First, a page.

In 1998, sociology professor Michael O. Emerson defined a multiethnic congregation: one where the majority race doesn’t exceed 80 percent. “Research on a variety of organizations has shown that it takes 20 percent or more of another group to have their voices heard and effect cultural change on an organization,” he wrote. “Short of that percentage, people are largely tokens.”

American churches took that finding to heart, creating materials, conferences, and networks. The 7 percent of multiracial evangelical congregations in 1998 grew to 15 percent in 2012, then to 23 percent in 2019.

But Sicks didn’t want a church that was 80 percent one race. In fact, he didn’t want any race to have a majority.

Core team meeting / Courtesy of Chris Sicks

“Some have said that whoever the first 20 people are in your church plant, that’s who the next 200 are,” he said. “We really took that to heart. We didn’t start meeting as a church until the diversity of the core group represented what we wanted to see down the road.”

So who is in the One Voice core group? Couples from Ethiopia, Pakistan, Egypt, and China; missionaries who worked in Central Asia; and APC deacons from Togo, El Salvador, and the Philippines.

Two early members were Kashif and Sana Shan, who had flown to the United States in 2019 on an employment visa. The American official working on their visa documentation knew Sicks, so APC deacons were there to pick them up at the airport.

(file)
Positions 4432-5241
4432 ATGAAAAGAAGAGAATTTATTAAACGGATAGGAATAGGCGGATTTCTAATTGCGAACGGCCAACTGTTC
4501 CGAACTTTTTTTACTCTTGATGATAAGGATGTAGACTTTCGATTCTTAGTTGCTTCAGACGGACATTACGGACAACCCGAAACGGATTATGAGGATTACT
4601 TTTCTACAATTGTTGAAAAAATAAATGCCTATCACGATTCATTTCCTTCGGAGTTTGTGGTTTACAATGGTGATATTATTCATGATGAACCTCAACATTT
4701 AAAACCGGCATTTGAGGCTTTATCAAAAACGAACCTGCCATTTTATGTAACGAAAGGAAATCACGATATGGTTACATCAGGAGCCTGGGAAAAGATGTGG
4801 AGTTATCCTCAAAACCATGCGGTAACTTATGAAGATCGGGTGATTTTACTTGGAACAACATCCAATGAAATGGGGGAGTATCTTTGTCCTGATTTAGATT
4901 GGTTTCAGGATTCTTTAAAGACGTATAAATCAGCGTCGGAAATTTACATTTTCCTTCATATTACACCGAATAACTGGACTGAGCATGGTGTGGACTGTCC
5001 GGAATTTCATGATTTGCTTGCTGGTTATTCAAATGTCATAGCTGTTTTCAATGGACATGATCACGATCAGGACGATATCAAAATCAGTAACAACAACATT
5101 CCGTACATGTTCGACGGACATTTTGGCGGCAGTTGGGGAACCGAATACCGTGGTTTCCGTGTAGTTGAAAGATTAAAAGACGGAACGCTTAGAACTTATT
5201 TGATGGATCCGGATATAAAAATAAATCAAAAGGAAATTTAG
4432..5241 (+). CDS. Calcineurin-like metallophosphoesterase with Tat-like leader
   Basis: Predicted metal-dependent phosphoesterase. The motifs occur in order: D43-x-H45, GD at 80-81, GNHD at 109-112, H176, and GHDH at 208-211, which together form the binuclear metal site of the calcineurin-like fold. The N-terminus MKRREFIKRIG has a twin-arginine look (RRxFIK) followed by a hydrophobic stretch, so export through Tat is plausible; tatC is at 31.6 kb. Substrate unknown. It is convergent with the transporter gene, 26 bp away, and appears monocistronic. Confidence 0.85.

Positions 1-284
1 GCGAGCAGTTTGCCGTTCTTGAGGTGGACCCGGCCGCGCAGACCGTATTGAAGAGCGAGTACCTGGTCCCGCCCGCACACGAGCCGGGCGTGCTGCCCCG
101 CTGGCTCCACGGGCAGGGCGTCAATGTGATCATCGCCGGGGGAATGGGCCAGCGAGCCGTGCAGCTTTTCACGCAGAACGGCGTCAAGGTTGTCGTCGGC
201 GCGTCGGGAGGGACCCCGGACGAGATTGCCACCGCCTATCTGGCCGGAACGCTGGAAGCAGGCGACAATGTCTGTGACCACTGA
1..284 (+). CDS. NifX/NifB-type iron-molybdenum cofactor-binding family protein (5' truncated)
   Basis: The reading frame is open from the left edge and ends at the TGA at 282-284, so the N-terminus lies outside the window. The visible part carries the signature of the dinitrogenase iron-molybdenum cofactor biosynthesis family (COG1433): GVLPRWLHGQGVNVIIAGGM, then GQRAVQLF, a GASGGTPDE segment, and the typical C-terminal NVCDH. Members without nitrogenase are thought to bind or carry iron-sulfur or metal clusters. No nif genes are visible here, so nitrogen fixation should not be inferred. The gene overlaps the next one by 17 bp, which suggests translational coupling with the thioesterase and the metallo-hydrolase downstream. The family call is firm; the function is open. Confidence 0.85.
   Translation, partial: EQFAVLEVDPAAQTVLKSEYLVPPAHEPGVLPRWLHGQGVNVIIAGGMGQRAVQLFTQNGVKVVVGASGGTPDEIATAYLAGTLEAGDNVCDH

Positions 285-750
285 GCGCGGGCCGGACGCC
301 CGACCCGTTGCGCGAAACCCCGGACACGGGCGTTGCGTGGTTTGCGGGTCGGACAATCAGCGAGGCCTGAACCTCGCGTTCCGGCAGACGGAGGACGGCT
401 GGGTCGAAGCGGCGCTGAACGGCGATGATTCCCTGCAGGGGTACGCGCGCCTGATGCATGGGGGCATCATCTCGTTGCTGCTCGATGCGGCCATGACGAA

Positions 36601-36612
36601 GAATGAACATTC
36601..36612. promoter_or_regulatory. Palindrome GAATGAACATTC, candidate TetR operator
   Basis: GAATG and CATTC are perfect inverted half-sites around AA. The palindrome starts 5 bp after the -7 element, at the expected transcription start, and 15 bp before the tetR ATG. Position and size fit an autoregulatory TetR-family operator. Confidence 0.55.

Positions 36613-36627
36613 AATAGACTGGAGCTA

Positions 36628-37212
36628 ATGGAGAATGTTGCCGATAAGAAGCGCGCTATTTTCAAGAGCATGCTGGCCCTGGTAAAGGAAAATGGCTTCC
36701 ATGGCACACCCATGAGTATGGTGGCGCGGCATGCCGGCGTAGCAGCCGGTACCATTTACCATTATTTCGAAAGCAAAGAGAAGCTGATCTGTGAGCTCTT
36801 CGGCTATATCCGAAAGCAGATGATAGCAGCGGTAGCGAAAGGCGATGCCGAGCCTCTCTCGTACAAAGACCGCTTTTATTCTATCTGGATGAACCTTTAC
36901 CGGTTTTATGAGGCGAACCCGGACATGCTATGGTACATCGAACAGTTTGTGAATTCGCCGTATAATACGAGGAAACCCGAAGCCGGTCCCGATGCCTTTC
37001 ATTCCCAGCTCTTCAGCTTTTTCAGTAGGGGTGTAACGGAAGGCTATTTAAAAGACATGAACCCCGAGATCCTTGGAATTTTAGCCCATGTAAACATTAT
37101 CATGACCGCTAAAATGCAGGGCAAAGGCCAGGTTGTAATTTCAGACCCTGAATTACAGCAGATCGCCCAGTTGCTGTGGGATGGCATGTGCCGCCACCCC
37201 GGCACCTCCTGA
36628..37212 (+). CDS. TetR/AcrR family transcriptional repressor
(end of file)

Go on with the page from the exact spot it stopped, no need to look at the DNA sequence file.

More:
“We started going to Alexandria Presbyterian, and everybody was nice, but we couldn’t find anyone who was from Pakistan,” Kashif said. “We only really talked to those two deacons who picked us up and their families. So it was good—it was a blessing—but it wasn’t comfortable.”

Kashif and Sana Shan with their daughter Joy / Courtesy of One Voice Fellowship

They’d been active in their church in Pakistan, but didn’t feel confident enough in their language or spirituality to serve at APC. “When you are working for God and you stop, it feels as if something is incomplete in your life,” Kashif said.

Another core-group member was Yaovi Kodjo, who loved APC. Like Chris, he felt comfortable with the culture. He served as a deacon for eight years, and was looking forward to raising his children in APC’s youth ministries. “I was very, very happy at APC,” he said. “When Chris came up with the idea of starting a new church, we had to think about it.”

In the end, he and his wife, Patricia, were attracted by the idea of worshiping in many languages alongside people from a variety of cultures. “The need is here,” he said. Helping “those immigrants to not be intimidated by language and also to be active in their language group would bring glory to God.”

It would, and Sicks was ready to get going. He began weekly core-group meetings, full of hope and enthusiasm, in January 2020.

Slow Down

In April 2020, the One Voice core group moved its meetings online.

“I’m actually grateful for COVID,” Sicks said. “I try to do things too fast. I’m too confident in my own abilities and ideas. God was kind enough not to let me plant a church until I was 52, so that I’d be more humble and reliant on him. And then COVID slowed us down.”